Applications & Implications
CRISPR is used to induce changes including insertions, deletions, point mutations and rearrangements in the genomes of organisms. It can be utilized to “Knock-out” target genes in various cells/organisms by co-expressing the unique gRNA and Cas9; it is critical that the target is present immediately upstream of the PAM or Protospacer Adjacent Motif sequence, which is specific to the species of Cas9 used. The Cas9 enzyme can be modified to use the system to:
- Selectively activate/repress target genes
- Purify specific regions of DNA
- Image live cells and
- For genome-wide screening
- CRISPR-modified mushrooms resistant to browning were the 1st CRISPR-edited products to be marketed; these are not USDA regulated.
- The pig genome has been edited in 62 places at once (eGenesis, Boston, MA)
- Transgenic pigs have been generated for lung transplants (United Therapeutics, Silver Springs, Maryland). However, there is a concern of potential transmission of pig diseases in immunocompromised persons.
- The NIH is currently reviewing its 1st HGT protocol utilizing the CRISPR technology for T-cell therapy.
- The gene editing technology has elicited a furious debate about whether and how it might be used to modify the genomes of human embryos, breaching an ethical line that has typically been considered not crossable. No one has so far showed an interest in producing live babies with edited genomes; initial experiments suggest that it is not yet safe but it is simply a matter of time. There are concerns with human germline modification:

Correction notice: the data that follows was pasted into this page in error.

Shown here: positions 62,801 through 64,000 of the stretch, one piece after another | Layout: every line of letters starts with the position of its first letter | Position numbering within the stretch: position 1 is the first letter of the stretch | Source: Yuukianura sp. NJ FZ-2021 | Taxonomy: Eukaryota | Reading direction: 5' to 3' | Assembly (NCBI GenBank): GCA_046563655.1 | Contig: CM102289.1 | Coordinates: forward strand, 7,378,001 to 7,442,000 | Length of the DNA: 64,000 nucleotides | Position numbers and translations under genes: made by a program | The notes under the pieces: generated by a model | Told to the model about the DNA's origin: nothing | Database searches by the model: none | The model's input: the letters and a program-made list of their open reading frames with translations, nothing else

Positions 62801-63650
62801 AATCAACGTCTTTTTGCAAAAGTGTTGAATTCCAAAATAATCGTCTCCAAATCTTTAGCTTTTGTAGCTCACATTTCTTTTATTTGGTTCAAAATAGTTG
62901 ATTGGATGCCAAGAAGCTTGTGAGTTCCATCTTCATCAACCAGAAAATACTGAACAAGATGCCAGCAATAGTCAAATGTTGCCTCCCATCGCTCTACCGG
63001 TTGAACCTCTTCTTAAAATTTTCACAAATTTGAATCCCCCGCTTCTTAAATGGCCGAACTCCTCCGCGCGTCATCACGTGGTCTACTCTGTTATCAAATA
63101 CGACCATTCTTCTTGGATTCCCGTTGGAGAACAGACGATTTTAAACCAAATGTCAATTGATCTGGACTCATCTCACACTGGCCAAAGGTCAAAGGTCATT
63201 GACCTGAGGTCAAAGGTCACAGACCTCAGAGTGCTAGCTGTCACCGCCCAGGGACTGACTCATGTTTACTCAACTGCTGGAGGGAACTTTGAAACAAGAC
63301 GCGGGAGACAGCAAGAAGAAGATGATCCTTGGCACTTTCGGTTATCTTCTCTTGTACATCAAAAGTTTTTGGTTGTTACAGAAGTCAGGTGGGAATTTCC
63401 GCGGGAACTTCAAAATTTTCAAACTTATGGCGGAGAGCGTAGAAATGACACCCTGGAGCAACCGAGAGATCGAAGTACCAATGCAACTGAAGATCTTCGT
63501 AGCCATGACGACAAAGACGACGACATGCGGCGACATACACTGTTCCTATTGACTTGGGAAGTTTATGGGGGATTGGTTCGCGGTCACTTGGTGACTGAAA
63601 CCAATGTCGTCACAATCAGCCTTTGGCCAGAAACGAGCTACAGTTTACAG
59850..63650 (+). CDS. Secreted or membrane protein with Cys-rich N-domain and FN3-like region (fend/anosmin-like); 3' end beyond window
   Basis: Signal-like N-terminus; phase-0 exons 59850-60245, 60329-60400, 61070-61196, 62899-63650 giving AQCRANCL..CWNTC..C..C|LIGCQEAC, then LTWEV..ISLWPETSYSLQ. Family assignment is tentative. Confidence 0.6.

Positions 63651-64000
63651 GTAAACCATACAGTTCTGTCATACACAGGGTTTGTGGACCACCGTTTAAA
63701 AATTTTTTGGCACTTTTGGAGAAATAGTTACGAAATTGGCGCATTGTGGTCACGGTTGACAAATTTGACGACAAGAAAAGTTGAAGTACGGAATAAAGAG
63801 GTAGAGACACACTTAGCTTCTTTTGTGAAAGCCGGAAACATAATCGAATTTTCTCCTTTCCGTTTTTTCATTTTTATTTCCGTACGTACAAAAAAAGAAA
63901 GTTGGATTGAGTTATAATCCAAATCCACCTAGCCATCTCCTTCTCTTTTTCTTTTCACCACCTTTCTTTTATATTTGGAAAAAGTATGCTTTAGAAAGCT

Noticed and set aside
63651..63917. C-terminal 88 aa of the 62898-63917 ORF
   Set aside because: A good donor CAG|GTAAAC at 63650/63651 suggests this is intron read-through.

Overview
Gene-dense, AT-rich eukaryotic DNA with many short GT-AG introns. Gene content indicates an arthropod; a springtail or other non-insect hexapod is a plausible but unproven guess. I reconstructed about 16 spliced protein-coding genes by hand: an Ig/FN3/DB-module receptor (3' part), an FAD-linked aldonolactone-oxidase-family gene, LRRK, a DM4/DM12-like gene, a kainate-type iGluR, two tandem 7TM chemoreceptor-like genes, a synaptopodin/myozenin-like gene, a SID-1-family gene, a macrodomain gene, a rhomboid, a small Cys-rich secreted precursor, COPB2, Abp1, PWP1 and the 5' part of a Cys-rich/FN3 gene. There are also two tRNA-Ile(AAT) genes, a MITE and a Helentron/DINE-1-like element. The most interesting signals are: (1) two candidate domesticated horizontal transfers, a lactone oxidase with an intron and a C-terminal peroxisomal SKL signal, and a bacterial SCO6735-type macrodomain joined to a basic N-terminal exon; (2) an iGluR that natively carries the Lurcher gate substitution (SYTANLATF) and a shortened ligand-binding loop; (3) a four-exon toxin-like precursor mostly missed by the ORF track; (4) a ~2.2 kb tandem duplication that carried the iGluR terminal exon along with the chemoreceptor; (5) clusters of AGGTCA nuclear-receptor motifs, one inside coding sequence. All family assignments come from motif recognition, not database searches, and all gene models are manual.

- Sun Yat-sen University, China, April 15, 2015 first used the CRISPR system in non-viable tripronuclear human embryos to modify the beta-thalassemia gene. High rate of off-target mutations was noted.
- UK, Feb. 1, 2016: human embryos and Cas9 technology first used for early developmental study. Experiments were required to stop after 7 days of embryonal development and the embryos had to be destroyed.
- China, April 6, 2016: human tripronuclear- embryos were used to edit the CCR5 gene in HIV research. No off-target mutations were seen though there may have been other unknown mutations.
Scientific, medical, legal, and ethical implications
- Though many of the ethical concerns are not new, they are now more urgent than ever as potentially greater impacts on humans and environment become more feasible.
- In January, 2015 scientists met to discuss these issues
- In March, 2015, scientists called for a worldwide moratorium on the use of this technology to alter human DNA and cause germ-line modification
- In April 2015, a statement came from the NIH Director: “NIH will not fund any use of gene-editing technologies in human embryos”.
- There may be challenges with CRISPR activity over time. Do-It-Yourself (DIY) CRISPR kits can be purchased-people can ‘do experiments with it in their garage’.